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Photo: Florian Gaertner/Photothek via Getty Images

A bipartisan handful of House members unveiled a carbon tax plan last night that stands no chance of becoming law, at least not for years.

Why it still matters: It's a marker for efforts to move national carbon pricing beyond the think tank and advocacy world, where it has largely been exiled since a big cap-and-trade plan collapsed in the Senate in 2010. And it could help shape what emerges if climate legislation gains traction under a different president, and if there's a shift in congressional power with either firm Democratic control or erosion of what's now almost unified GOP's resistance.

Reality check: Needless to say, those are big caveats. Carbon taxes face opposition from advocacy groups that are influential in GOP circles.

Driving the news: Florida Democrat Ted Deutch unveiled the bill with two other Democrats and two Republicans. The bill would impose an initial $15-per-ton carbon "fee" on fossil fuel producers, processors and importers.

  • It rises $10 annually.
  • All the revenues are returned to the public.
  • The plan would remove some but not all greenhouse gas regulations.
  • Deutch's co-sponsors are Democrats John Delaney and Charlie Crist, and Republicans Francis Rooney and Brian Fitzpatrick.
  • They plan to quickly re-introduce it in the next Congress.

By the numbers: The plan aims to cut U.S. carbon emissions by 33% from 2015 levels within 10 years and by 90% by 2050. The sponsors say it would create 2.1 million net jobs within 10 years and prevent 13,000 pollution-related deaths annually.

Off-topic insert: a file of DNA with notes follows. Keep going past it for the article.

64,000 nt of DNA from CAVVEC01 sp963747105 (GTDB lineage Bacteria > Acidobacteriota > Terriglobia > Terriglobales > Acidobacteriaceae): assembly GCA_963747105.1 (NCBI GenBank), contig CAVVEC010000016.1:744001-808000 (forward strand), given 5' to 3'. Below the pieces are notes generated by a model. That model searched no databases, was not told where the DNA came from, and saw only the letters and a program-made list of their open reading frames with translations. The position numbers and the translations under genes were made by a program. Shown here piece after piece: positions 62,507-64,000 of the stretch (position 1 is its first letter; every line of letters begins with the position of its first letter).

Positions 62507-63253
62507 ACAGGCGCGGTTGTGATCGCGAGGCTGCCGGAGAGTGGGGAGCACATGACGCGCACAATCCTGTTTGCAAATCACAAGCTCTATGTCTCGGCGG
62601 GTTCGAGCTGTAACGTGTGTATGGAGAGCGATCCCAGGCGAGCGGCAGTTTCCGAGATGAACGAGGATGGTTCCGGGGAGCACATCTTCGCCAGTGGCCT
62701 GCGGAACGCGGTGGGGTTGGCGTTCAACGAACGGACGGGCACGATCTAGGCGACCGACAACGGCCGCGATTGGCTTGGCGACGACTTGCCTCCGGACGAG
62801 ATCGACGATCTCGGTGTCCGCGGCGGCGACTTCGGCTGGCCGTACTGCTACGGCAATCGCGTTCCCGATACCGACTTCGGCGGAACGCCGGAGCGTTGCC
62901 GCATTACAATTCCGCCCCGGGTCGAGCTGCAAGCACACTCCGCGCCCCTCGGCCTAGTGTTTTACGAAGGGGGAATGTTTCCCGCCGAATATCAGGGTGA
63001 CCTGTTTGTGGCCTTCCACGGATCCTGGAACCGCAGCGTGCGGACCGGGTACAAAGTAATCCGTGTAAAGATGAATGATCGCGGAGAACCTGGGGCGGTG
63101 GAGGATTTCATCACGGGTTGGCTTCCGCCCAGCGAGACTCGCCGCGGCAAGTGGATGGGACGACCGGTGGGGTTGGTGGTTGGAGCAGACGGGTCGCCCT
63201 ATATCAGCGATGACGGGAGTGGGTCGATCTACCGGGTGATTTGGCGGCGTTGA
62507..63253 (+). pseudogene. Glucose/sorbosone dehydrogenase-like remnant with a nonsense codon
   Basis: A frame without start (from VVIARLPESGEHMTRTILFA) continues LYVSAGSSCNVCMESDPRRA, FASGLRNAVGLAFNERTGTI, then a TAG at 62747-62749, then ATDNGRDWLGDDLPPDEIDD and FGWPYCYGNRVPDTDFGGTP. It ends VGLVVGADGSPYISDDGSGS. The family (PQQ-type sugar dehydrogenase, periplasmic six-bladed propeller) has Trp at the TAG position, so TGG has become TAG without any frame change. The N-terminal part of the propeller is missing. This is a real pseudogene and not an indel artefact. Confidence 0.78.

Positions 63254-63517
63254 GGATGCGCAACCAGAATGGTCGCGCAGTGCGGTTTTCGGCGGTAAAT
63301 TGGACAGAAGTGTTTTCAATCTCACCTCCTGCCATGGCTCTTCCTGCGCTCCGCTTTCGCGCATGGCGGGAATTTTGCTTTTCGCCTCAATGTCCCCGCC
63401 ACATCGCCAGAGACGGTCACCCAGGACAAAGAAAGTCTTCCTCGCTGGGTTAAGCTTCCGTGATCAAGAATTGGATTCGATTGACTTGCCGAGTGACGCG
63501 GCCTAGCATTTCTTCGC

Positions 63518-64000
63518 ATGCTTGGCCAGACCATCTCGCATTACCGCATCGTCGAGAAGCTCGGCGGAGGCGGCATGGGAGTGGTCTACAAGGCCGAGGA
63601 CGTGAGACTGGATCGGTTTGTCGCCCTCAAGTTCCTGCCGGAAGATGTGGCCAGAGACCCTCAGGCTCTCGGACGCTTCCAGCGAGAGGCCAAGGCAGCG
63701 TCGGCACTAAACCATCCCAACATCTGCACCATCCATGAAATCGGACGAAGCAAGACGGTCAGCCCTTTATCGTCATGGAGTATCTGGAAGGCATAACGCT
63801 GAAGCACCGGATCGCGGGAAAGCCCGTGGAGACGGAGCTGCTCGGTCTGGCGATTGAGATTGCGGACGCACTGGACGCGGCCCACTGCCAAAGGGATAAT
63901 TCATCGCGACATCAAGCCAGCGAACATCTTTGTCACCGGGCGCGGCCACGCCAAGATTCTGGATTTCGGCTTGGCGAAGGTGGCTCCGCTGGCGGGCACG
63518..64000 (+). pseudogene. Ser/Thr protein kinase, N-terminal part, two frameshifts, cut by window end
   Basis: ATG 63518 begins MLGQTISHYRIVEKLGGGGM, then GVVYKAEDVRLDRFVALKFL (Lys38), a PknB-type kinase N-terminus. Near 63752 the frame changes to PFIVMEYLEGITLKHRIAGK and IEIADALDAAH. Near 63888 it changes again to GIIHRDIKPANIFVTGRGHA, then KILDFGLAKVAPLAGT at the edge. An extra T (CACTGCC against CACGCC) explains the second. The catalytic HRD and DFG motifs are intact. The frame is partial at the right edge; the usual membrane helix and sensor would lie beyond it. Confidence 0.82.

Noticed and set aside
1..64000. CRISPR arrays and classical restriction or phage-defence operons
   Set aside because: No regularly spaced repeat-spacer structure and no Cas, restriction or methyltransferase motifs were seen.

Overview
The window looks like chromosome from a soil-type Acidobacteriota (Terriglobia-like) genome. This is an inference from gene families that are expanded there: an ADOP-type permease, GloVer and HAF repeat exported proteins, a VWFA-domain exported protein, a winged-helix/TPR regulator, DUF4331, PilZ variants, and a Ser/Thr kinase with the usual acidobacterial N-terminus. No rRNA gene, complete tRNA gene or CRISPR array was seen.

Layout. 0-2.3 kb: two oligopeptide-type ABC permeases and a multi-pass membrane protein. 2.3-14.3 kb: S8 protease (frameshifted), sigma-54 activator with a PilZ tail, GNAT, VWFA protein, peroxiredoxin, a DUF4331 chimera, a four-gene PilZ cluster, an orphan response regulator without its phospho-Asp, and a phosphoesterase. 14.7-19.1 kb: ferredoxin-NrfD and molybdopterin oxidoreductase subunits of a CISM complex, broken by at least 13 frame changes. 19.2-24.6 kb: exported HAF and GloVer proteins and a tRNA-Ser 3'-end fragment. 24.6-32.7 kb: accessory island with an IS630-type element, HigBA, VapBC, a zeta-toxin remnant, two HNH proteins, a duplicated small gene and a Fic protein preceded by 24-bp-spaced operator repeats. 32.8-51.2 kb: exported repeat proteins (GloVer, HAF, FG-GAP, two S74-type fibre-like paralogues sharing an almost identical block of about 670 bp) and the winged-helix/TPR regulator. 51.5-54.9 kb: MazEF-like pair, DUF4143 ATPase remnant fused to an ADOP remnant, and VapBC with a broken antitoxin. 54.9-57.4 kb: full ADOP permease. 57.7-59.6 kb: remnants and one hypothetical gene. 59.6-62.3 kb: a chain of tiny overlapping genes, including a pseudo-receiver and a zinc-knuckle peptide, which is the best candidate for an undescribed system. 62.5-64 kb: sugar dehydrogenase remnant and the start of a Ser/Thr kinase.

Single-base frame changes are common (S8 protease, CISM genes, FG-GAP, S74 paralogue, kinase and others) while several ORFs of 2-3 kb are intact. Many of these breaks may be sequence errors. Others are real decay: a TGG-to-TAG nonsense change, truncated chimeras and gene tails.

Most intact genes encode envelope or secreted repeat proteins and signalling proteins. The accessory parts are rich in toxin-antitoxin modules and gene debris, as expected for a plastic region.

Another reason the bill matters: It's a useful starting point for comparing various legislative proposals floating around.

  • That's what Noah Kaufman of Columbia University's Center on Global Energy Policy does in this new analysis, which basically finds it more effective.

Where it stands: It has support from some conservative groups pushing carbon taxes as a market-friendly climate policy and some environmental groups.

  • According to the sponsor's press release, backers include: Citizens Climate Lobby, Climate Leadership Council, The Nature Conservancy, Alliance for Market Solutions, Environmental Defense Fund, RepublicEn, Niskanen Center, National Wildlife Federation, and the National Audobon Society.
  • It also drew supportive statements from the Center for Climate and Energy Solutions and the World Resources Institute.

Go deeper: The cost of climate change

Go deeper

Acting Capitol Police chief: Phone logs show Jan. 6 National Guard approval was delayed

Pittman at a congressional tribute for fallen officer Brian Sicknick. Photo: Erin Schaff-Pool/Getty Images

Acting U.S. Capitol Police chief Yogananda Pittman testified on Thursday that cellphone records show former USCP chief Steven Sund requested National Guard support from the House sergeant-at-arms as early as 12:58pm on Jan. 6, but he did not receive approval until over an hour later.

Why it matters: Sund and former House sergeant-at-arms Paul Irving clashed at a Senate hearing on Tuesday over a dispute in the timeline for when Capitol Police requested the National Guard during the Capitol insurrection.

Manhattan prosecutors reportedly obtain millions of pages of Trump's tax records

Photo: Al Drago/Bloomberg via Getty Images

The Manhattan district attorney is now in possession of millions of pages of former President Trump's tax and financial records, CNN first reported, following a Supreme Court ruling that allowed prosecutors to enforce a subpoena after a lengthy legal battle.

Why it matters: Trump fought for years to keep his tax returns out of the public eye and away from prosecutors in New York, who are examining his business in a criminal investigation that was first sparked by hush-money payments made by Trump's former fixer Michael Cohen during the 2016 election.

Dion Rabouin, author of Markets
3 hours ago - Economy & Business

The digital dollar is now high priority for the Fed

Illustration: Aïda Amer/Axios

The U.S. is starting to get serious about a central-bank-backed digital currency, with recent comments from top officials laying out the strongest support yet.

Driving the news: On Tuesday Fed chair Jerome Powell told Congress that developing a digital dollar is a "high priority project for us," but added that there are "significant technical and policy questions."